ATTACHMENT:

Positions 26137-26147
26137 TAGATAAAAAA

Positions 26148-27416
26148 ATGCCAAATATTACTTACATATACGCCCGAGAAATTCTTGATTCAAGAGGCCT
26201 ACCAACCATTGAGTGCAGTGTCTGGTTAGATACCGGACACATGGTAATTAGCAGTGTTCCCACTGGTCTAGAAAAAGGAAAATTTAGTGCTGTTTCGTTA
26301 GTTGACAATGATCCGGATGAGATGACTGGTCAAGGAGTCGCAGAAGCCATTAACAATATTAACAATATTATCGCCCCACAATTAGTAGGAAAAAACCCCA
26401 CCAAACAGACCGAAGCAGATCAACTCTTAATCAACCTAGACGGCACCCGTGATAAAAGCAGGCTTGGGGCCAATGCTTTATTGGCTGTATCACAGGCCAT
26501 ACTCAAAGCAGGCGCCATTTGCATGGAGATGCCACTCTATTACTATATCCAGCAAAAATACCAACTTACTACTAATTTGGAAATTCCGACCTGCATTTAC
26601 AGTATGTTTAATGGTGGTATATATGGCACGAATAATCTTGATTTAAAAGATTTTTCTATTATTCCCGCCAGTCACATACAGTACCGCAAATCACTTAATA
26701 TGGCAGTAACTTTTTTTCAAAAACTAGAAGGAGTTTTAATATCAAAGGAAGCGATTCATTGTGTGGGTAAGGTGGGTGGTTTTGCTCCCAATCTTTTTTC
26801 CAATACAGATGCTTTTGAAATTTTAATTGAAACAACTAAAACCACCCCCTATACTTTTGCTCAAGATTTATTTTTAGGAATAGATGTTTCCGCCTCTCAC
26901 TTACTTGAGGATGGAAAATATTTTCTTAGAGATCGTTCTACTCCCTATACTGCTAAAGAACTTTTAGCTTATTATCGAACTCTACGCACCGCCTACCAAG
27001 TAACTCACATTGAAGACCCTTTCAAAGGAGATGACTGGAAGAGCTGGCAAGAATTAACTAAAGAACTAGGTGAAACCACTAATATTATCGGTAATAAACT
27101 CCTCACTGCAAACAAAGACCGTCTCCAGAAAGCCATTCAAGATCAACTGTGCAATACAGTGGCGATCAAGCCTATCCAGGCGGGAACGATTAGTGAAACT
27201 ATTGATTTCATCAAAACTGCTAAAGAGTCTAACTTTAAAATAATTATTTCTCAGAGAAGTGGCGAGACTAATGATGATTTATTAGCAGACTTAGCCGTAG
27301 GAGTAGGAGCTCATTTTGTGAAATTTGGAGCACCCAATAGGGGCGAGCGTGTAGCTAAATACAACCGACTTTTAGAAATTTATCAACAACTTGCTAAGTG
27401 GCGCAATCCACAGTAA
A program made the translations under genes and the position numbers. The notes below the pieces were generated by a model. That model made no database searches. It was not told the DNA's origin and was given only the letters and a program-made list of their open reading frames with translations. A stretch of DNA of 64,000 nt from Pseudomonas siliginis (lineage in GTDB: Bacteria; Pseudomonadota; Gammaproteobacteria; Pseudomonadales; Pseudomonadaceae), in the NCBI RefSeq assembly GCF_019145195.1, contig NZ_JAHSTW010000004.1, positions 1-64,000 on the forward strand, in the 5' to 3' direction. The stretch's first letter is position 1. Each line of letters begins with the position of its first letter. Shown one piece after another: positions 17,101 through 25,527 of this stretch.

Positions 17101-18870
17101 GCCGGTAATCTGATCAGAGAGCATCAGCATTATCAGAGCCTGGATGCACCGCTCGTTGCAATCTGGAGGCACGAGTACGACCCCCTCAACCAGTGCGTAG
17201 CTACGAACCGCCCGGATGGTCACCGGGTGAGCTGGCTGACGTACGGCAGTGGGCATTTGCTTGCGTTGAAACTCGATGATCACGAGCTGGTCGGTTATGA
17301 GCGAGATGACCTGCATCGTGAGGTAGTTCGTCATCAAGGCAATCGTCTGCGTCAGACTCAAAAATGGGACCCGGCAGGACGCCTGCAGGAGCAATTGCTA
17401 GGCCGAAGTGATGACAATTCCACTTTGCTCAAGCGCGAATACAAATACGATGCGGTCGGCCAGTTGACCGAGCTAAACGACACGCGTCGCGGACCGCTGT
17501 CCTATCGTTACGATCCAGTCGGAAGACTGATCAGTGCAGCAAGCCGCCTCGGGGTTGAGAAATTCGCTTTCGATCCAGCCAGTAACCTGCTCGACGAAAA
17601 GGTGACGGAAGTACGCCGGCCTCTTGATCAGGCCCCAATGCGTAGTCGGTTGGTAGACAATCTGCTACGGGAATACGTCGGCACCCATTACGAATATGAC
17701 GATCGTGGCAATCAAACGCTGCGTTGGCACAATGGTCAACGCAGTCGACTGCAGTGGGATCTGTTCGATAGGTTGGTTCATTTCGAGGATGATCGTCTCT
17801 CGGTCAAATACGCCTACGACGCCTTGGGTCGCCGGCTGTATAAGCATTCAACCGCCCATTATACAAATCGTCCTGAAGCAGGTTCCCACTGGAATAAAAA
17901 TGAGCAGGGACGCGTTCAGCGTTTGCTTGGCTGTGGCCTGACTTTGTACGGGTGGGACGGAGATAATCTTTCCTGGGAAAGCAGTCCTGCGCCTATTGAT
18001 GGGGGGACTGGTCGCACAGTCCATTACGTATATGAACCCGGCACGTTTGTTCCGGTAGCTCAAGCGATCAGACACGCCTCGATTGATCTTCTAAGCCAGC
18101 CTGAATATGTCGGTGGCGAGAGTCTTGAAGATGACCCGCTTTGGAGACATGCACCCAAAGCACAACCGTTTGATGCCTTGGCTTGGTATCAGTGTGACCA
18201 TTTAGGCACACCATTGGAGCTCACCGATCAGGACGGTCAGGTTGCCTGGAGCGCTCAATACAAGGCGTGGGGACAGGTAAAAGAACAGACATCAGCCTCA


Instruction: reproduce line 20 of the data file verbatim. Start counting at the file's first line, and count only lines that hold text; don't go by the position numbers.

17101 GCCGGTAATCTGATCAGAGAGCATCAGCATTATCAGAGCCTGGATGCACCGCTCGTTGCAATCTGGAGGCACGAGTACGACCCCCTCAACCAGTGCGTAG